The Sage-Grouse Data viewer is an Oregon Explorer web-based mapping application that allows the public to access up-to-date data layers related to Sage-Grouse habitat and threats in Oregon. Users can view data for the entire Sage-Grouse range in Oregon, or navigate to their location of interest, while advanced users can download data for analysis. The Viewer includes a suite of theme-based scores that rate areas across eastern Oregon by their habitat viability, fire and invasives threat, biodiversity significance, and energy development potential. Each theme consists of multiple indicator datasets which are also included in the Viewer. Supplemental data layers are included in the Viewer such as vegetation condition, previous wildfire perimeters, seasonal sage-grouse habitat, and sage-grouse habitat management boundaries.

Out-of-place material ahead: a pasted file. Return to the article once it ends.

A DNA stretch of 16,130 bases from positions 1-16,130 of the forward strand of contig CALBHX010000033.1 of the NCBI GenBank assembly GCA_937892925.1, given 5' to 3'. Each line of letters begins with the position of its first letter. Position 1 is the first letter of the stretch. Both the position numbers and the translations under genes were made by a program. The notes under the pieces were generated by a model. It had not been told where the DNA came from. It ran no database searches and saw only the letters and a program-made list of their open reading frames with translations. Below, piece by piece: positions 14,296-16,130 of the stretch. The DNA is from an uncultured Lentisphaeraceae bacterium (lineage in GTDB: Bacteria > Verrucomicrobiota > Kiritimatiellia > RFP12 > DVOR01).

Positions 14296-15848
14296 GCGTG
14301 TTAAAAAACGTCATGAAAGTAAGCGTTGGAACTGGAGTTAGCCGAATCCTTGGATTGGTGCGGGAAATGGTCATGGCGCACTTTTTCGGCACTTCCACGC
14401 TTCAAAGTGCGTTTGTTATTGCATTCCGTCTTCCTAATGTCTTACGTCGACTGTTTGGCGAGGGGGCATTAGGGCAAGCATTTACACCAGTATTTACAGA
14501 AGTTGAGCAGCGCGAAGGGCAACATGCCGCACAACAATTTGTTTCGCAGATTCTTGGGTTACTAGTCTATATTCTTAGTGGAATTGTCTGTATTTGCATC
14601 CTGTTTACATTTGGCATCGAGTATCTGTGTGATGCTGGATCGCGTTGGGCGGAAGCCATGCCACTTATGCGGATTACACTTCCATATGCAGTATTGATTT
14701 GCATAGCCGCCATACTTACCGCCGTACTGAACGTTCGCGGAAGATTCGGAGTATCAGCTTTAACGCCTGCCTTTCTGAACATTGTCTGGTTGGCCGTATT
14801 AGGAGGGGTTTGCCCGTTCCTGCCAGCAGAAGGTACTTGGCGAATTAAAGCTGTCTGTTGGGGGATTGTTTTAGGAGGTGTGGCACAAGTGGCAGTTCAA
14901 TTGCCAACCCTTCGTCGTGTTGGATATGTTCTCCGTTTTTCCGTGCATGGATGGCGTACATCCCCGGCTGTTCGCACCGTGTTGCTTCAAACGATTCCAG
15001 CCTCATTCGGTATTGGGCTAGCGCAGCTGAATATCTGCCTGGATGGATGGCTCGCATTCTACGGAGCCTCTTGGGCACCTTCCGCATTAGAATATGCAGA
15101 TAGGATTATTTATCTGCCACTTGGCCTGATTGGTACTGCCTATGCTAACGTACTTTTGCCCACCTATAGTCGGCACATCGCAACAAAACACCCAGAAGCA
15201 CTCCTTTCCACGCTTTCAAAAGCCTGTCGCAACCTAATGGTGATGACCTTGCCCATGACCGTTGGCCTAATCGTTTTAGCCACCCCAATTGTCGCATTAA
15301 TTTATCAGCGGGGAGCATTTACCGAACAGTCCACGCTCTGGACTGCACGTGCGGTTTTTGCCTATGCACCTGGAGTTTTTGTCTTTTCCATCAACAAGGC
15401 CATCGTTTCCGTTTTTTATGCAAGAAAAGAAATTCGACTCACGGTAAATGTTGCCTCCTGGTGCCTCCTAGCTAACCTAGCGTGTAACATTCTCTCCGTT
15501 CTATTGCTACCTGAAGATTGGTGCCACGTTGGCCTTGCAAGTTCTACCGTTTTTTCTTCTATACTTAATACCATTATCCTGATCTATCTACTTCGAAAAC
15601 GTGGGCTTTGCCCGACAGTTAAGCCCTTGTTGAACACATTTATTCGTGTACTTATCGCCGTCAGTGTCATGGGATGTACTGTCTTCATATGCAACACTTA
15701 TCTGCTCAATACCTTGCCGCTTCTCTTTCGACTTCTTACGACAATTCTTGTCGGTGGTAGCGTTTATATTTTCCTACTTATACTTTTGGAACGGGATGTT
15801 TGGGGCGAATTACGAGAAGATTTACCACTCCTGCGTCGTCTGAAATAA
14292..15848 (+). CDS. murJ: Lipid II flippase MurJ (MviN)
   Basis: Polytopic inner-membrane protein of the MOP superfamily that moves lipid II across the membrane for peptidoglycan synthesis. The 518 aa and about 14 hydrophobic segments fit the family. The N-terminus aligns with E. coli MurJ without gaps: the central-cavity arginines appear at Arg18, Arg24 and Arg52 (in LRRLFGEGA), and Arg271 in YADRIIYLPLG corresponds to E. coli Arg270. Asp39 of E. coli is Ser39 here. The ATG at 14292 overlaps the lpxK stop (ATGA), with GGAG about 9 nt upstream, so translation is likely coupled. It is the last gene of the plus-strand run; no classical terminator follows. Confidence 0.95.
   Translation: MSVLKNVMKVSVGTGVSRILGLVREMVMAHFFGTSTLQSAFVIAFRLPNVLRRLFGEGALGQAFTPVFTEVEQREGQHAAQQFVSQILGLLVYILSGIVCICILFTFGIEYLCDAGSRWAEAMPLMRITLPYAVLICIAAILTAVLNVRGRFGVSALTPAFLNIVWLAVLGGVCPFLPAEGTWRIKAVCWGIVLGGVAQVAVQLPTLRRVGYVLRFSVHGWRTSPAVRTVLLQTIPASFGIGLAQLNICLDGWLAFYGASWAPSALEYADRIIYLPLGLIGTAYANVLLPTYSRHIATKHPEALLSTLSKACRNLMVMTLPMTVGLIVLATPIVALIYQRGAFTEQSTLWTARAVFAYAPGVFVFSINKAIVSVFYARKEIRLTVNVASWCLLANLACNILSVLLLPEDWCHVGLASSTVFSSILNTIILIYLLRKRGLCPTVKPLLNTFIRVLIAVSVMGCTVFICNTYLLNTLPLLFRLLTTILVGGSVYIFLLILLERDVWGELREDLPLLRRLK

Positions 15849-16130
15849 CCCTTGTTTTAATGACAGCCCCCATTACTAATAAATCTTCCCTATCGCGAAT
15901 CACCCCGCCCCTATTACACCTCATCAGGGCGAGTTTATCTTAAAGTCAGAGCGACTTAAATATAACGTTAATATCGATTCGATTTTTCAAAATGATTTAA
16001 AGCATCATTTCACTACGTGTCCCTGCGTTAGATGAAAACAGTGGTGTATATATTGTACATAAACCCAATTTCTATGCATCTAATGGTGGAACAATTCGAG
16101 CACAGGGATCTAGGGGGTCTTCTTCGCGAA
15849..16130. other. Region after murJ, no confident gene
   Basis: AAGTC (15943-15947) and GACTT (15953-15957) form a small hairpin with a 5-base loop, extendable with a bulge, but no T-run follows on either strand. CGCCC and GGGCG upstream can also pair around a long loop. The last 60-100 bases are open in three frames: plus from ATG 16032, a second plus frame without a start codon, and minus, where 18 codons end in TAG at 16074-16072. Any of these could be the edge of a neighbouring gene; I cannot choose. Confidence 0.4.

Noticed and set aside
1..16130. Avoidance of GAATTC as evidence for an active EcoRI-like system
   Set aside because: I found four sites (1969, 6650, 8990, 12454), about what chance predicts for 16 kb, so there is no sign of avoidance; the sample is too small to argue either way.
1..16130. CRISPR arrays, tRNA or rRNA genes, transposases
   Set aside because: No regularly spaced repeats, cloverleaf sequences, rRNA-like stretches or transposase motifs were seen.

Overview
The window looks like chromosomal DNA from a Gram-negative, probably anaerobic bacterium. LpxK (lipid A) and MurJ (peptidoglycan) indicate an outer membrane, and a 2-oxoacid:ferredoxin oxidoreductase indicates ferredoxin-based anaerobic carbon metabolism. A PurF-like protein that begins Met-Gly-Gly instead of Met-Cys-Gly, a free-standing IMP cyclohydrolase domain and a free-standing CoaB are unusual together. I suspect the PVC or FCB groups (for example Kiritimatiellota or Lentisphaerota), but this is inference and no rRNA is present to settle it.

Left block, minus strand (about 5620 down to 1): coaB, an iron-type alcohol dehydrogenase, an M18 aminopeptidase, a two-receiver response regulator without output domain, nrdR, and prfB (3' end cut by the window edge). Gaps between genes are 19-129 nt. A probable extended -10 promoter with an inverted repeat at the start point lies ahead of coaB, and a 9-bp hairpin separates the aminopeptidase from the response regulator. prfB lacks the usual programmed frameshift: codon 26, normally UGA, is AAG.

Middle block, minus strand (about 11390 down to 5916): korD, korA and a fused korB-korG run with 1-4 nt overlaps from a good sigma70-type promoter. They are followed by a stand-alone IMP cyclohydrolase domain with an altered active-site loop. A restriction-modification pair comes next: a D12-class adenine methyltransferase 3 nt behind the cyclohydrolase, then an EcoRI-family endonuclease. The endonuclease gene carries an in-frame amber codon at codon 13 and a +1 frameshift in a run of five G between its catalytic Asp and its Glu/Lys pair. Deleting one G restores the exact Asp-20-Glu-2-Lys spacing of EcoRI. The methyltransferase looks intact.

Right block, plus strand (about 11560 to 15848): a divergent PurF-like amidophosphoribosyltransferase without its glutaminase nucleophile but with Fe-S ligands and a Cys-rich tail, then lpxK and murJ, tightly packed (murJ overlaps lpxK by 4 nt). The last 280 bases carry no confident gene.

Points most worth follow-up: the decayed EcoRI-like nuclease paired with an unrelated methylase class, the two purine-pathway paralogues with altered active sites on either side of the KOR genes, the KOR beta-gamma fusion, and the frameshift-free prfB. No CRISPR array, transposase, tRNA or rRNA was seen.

Watershed Restoration

Oregon Watershed Restoration Tool

Access restoration project information and download data for Oregon Plan basins, subbasins or watershed councils. This tool was created in partnership with the Oregon Watershed Enhancement Board (OWEB) to show the locations of and information from the Oregon Watershed Restoration Inventory (OWRI) Database and Fish Passage Inventory data.

Oregon Watershed Restoration Reporter Tool

Use this tool to report on total number of restoration projects and investments for Oregon and it's basins, subbasins, counties and watershed councils for a time period selected by the user. Includes bar charts, pie charts and funding reports and outcomes for instream, riparian, fish passage, road, upland, wetland, estuarine, urban, fish screening and instream flow restoration activities.